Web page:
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From: Christophe Rhodes <csr21@ca...>  20120709 17:21:26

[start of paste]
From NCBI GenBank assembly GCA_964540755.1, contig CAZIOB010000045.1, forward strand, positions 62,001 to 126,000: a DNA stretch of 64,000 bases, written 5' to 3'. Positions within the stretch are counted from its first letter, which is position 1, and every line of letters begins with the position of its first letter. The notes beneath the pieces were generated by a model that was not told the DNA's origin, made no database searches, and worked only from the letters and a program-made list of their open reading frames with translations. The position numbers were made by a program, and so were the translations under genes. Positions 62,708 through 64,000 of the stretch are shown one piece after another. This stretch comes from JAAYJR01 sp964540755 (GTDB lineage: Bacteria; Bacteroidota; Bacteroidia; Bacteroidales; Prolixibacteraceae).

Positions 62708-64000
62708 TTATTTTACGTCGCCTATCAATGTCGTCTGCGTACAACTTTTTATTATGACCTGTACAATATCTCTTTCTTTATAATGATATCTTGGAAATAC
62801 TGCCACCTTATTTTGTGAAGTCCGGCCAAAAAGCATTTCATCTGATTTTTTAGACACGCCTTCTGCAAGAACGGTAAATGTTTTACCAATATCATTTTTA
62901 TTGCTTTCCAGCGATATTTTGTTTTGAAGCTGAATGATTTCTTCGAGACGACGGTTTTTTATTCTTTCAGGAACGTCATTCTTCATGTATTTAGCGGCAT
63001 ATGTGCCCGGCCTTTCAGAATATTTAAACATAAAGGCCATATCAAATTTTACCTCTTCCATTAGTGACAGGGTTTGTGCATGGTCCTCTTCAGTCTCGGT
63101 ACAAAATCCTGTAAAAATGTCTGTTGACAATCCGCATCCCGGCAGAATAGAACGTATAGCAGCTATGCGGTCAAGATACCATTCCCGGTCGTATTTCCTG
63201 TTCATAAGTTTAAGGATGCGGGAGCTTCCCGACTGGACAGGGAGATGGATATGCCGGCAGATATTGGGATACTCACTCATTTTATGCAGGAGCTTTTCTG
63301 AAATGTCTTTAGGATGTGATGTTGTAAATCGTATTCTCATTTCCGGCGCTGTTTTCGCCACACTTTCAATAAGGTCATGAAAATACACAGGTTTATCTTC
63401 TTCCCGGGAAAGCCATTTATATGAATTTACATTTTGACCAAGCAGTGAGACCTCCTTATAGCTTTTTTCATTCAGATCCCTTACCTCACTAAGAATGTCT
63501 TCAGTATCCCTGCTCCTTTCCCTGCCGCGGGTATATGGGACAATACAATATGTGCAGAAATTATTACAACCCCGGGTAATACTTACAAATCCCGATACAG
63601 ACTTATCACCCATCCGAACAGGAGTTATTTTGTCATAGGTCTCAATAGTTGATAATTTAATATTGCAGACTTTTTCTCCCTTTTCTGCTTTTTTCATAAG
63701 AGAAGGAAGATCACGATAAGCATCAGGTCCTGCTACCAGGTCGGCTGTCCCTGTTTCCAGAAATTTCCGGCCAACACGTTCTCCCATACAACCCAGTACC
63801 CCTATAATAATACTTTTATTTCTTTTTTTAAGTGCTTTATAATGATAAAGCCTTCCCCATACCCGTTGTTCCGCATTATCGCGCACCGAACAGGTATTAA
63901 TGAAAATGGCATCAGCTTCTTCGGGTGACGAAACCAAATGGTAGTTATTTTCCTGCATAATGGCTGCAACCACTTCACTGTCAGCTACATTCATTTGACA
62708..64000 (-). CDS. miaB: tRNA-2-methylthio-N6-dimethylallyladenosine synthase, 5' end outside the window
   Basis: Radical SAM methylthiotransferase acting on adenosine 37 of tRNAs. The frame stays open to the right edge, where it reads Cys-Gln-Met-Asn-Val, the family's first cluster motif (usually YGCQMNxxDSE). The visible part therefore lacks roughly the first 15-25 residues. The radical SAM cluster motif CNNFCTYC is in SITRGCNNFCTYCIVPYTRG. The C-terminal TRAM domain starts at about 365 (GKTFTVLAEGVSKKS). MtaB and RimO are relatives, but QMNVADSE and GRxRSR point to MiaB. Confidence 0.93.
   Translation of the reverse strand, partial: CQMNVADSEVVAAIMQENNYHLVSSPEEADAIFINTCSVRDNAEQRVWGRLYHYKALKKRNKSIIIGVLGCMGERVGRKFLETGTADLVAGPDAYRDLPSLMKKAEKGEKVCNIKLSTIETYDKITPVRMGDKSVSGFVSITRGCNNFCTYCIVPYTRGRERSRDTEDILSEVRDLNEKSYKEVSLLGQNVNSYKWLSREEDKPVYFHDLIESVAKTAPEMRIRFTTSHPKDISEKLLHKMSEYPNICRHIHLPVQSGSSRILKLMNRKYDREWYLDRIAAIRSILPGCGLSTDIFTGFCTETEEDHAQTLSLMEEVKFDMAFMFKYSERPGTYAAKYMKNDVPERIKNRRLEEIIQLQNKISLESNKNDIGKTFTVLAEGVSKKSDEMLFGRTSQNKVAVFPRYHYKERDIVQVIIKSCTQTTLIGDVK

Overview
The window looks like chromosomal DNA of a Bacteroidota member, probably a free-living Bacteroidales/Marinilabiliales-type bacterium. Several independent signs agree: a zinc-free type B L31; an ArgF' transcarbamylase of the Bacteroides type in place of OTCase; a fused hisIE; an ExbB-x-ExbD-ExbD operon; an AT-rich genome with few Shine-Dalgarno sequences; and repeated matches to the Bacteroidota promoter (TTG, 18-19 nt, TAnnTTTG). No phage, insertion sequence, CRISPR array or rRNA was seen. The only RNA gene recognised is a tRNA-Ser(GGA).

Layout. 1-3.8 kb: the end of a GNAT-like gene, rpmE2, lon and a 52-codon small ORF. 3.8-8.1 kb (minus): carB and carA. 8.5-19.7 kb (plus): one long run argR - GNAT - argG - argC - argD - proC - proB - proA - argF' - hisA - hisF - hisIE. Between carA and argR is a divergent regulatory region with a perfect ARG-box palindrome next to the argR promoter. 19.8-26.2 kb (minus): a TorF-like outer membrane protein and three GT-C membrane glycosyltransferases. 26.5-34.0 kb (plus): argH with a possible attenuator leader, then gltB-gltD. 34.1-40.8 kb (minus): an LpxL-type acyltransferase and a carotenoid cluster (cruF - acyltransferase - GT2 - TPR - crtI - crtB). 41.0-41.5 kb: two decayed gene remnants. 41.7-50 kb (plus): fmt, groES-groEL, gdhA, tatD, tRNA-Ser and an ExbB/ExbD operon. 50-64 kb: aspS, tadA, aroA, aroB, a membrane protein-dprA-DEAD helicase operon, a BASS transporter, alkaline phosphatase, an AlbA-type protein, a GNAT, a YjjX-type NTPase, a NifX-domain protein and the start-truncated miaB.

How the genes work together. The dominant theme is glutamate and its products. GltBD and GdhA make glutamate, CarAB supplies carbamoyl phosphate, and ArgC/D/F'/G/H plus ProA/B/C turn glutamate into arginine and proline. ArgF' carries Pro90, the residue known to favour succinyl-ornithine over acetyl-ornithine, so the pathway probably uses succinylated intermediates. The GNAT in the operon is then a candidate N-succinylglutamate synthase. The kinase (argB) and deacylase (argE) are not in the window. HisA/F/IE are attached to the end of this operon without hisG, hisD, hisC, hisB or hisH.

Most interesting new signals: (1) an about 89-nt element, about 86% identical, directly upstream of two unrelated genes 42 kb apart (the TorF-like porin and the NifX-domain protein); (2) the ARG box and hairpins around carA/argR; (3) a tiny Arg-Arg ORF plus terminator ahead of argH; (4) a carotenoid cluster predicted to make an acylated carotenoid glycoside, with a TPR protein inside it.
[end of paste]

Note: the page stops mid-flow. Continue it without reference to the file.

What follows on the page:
Jeffrey Cunningham <jeffrey@...> writes: > Isn't an "extra density of floats around 0"  by definition  a > nonuniform distribution? Not in the sense that I mean. Or possibly "yes", but welcome to the world of floating point: because floating point numbers are a discrete set, not a continuum, there's no such thing as a continuous uniform distribution using floats, only particular approximations. Briefly, a floating point number is represented by sign, mantissa and exponent. Sign is always +1 or 1. What remains is the mantissa, which is a representation of the bits after the decimal point in the binary number 1.xxxxxxxxxxxxxx..., and the exponent, which indicates the power to which 2 must be raised to get you the number you want. (I am eliding lots of details here; there are references where you can read them). So for example, 0.5 is represented as the sign/mantissa/exponent triple (1, 0, 1); 0.75 is (1, 10000000..._2, 1), 0.875 is (1, 11000000..._2, 1), and so on. The point here is that the density of representable floating points /changes/ as the exponent changes: there are as many machine floats between 0.25 and 0.5 as there are between 0.5 and 1, and this isn't some kind of transfinite sleight of hand, this is a finite, countable set. So, near zero, there are more possible floats than there are near 1. Obviously, the RNG compensates for that, by having the possible floats near zero be generated with lower probability than those near one. But the point is that there is more than one way of performing that compensation: the appropriate probability mass could be distributed evenly over all possible floats within an evenlyspaced region, or a single representative in a region could be selected as an archetype  and if so, which representative? SBCL's strategy for generating numbers between 0 and 1 isn't so utterly stupid as you seem to think; it makes one particular choice, by selecting floats between 1 and 2 (which does have a uniform density of representable floats), and then subtracting 1. This has the effect of emphasizing the probability of generating 0 compared with the floating point numbers which are in fact representable in the region of 0, but that effect has potential virtues too (such as preserving the basic symmetry of the region near 0 and near 1 in the conceptual uniform distribution). > I would think this is highly undesirable behavior in a uniform RNG and > should be corrected. Tell you what: please specify unambiguously, paying reference to the hardware representations, the behaviour of the RNG when given a singlefloat 1.0 argument, and justify why the specified behaviour is better than all other behaviours in all circumstances. Cheers, Christophe